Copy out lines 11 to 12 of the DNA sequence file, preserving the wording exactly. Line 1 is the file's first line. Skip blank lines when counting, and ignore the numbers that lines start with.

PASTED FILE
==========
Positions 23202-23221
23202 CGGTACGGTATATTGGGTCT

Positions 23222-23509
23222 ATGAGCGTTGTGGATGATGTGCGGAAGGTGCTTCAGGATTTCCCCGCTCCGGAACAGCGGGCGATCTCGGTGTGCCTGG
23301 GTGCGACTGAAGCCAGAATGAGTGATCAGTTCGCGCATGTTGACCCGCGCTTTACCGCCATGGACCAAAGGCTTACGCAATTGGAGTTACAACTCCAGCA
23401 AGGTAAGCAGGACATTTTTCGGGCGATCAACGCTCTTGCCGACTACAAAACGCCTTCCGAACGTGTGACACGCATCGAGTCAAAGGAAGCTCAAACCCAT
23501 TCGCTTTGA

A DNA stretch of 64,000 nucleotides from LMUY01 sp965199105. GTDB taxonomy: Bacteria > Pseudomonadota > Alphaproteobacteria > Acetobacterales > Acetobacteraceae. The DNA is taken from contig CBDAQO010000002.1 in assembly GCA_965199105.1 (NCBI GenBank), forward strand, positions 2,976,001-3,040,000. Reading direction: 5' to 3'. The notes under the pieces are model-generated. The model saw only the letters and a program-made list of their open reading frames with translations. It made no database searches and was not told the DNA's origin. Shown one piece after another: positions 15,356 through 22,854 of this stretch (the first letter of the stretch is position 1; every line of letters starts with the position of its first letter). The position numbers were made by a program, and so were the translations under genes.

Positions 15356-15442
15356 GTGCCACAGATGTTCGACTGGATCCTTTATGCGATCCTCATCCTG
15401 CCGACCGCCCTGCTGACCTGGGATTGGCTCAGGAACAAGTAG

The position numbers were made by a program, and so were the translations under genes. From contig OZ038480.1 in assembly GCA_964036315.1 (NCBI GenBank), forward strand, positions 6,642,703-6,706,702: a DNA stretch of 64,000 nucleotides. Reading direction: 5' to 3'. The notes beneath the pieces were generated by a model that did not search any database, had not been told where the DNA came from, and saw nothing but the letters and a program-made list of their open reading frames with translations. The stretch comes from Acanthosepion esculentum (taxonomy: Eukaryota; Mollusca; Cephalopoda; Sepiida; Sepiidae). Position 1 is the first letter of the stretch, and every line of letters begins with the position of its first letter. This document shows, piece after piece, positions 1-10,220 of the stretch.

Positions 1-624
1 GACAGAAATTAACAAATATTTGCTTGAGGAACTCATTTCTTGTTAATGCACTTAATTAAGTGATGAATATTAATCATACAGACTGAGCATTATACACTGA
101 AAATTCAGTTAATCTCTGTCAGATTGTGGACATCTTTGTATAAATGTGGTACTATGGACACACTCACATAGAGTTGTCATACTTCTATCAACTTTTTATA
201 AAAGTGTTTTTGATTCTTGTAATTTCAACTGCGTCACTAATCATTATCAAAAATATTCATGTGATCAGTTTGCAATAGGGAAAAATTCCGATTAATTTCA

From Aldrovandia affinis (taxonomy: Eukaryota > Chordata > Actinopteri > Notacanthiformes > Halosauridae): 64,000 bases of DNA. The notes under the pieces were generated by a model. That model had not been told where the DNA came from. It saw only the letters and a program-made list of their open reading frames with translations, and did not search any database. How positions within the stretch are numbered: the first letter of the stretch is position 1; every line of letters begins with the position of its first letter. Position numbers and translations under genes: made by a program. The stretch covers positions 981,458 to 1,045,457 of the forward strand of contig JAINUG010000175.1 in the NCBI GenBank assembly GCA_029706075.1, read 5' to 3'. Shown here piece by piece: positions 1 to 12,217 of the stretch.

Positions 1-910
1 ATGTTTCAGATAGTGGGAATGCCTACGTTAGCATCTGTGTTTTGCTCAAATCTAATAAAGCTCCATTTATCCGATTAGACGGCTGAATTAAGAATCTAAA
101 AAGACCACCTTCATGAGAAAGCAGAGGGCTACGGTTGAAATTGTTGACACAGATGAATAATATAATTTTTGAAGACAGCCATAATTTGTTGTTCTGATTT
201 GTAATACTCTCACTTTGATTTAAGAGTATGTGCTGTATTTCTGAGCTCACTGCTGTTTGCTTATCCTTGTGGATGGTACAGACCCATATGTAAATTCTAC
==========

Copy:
15401 CCGACCGCCCTGCTGACCTGGGATTGGCTCAGGAACAAGTAG

The position numbers were made by a program, and so were the translations under genes. From contig OZ038480.1 in assembly GCA_964036315.1 (NCBI GenBank), forward strand, positions 6,642,703-6,706,702: a DNA stretch of 64,000 nucleotides. Reading direction: 5' to 3'. The notes beneath the pieces were generated by a model that did not search any database, had not been told where the DNA came from, and saw nothing but the letters and a program-made list of their open reading frames with translations. The stretch comes from Acanthosepion esculentum (taxonomy: Eukaryota; Mollusca; Cephalopoda; Sepiida; Sepiidae). Position 1 is the first letter of the stretch, and every line of letters begins with the position of its first letter. This document shows, piece after piece, positions 1-10,220 of the stretch.